Brazil is also the major driver of the company’s growth and so I think this is likely due to the provision of credit to customers in Brazil. When I emailed Despegar IR to inquire, they encouraged me to calculate payables and receivables as a percentage of gross bookings instead of revenue. That calculation also seems to show a similar effect. Subsequent follow-ups to IR asking if the expansion in receivables was due to growth in Brazilian customers using credit to make purchases went unanswered. I don’t think it’s bad per se that this is expanding – extending credit to people who have never had the ability to travel on installment before would naturally cause this to increase – but not getting an answer made it hard to get comfortable. Likewise, adjusting the numbers to exclude the increase in credit suggests that Despegar is otherwise not growing very fast at all.

If this is what’s happening, the consequence is that when you take a business model that generates cash before incurring expenses, and turn it into one where you incur expenses before receiving cash, you turn a good business into a bad one. It’s possible that suppliers for Brazilian suppliers are getting paid before Despegar receives all of the money from consumers, which could lead to the bad cashflow and expanding receivables we’ve seen here.

This implies that Despegar’s revenue recognition policy is suboptimal, as – if I understand correctly – it does not in my opinion accurately reflect the underlying economics of the Brazilian transactions. Currently, revenue is recognised a) well in advance of the trip and b) well in advance of receiving customer cash in Brazil, the largest market.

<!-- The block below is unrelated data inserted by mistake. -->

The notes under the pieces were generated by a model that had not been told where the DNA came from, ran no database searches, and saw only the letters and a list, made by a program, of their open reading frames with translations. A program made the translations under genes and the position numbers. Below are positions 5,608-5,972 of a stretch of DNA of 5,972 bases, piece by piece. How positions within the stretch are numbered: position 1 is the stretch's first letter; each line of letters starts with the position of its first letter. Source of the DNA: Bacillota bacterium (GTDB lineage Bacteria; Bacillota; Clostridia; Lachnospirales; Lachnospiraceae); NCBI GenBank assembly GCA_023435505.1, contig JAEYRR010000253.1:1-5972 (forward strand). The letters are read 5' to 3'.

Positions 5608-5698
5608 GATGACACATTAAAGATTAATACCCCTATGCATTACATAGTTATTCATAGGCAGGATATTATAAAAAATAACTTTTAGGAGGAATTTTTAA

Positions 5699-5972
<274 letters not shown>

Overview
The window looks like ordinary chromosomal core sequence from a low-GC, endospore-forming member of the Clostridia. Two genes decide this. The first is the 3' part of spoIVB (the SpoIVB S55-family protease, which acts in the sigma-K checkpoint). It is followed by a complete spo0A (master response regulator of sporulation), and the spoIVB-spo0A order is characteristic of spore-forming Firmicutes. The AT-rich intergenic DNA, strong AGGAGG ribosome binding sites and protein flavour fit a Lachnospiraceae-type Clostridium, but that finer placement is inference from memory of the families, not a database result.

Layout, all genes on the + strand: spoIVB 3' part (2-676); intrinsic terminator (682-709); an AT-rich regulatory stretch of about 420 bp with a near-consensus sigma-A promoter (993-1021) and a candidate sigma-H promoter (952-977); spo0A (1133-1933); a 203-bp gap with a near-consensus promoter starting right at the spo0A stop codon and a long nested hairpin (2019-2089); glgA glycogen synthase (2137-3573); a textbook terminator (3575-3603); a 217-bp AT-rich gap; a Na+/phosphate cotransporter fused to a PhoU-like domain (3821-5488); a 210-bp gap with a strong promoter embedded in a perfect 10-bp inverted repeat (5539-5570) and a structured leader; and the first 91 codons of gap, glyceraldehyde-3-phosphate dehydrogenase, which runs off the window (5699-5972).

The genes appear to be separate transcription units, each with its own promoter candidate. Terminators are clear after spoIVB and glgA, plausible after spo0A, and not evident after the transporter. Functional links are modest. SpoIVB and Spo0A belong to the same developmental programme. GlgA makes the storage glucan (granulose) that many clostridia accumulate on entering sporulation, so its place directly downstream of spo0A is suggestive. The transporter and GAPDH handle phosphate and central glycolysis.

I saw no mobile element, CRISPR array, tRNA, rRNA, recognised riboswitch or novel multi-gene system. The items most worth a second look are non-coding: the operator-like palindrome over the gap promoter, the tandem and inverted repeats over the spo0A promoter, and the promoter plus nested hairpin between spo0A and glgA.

4. Unclear how much of its receivables the company is factoring

Despegar factors (“sells”) some of its Brazilian receivables to improve its cashflow. If you are concerned over the expanding receivables balance it would be useful to know how much of these Despegar is financing. Unfortunately the company does not appear to disclose this and IR did not respond to me when I asked about it (twice).

I don’t know enough about US accounting standards to know if it would be possible to calculate factored receivables from the financial statements.

5. Adjusted EBITDA

The company uses an Adjusted EBITDA calculation which makes it look “profitable” despite excluding stock-based compensation and this and that. It’s a generic red flag that I can kind of convince myself is OK (it’s not) in this era of technology companies, but it is another concern on top of an not-inconsiderable list of other issues.

Approximately half of the adjusted EBITDA is due to excluding financial expense (factoring those receivables), tax, and stock-based compensation.  Unlike some situations where adjusted EBITDA might be reasonable, this is a BS metric.

6. Huge prepaid expenses in FY19

In the recent annual report Despegar disclosed prepaid expenses of $31.5m, far greater than anything the company has reported in its history (typically around $1-$4m), a huge level of expenses relative to the $67m in “Adjusted EBITDA” reported:

Despegar IR did not return emails regarding this and there was no footnote or commentary that I could see. The only possible explanation I could come up with is that somehow the acquisition of Falabella is included in prepaid expenses and advance to suppliers, but that would surely be a bit weird if it were on the books at December 31 2018 and not announced until April 2019.  Ironically, as a result of incurring these expenses in 2018, Despegar might report great earnings this year.

Complaints 1-5 individually I can get past. Put them all together and slap 6 on top and it’s a No from me. I sold my Despegar at $13, losing $2/share. I hope to visit Argentina and meet the company later this year, but for now, things do not look great.

I have no position in Despegar or any company mentioned. This is a disclosure and not a recommendation.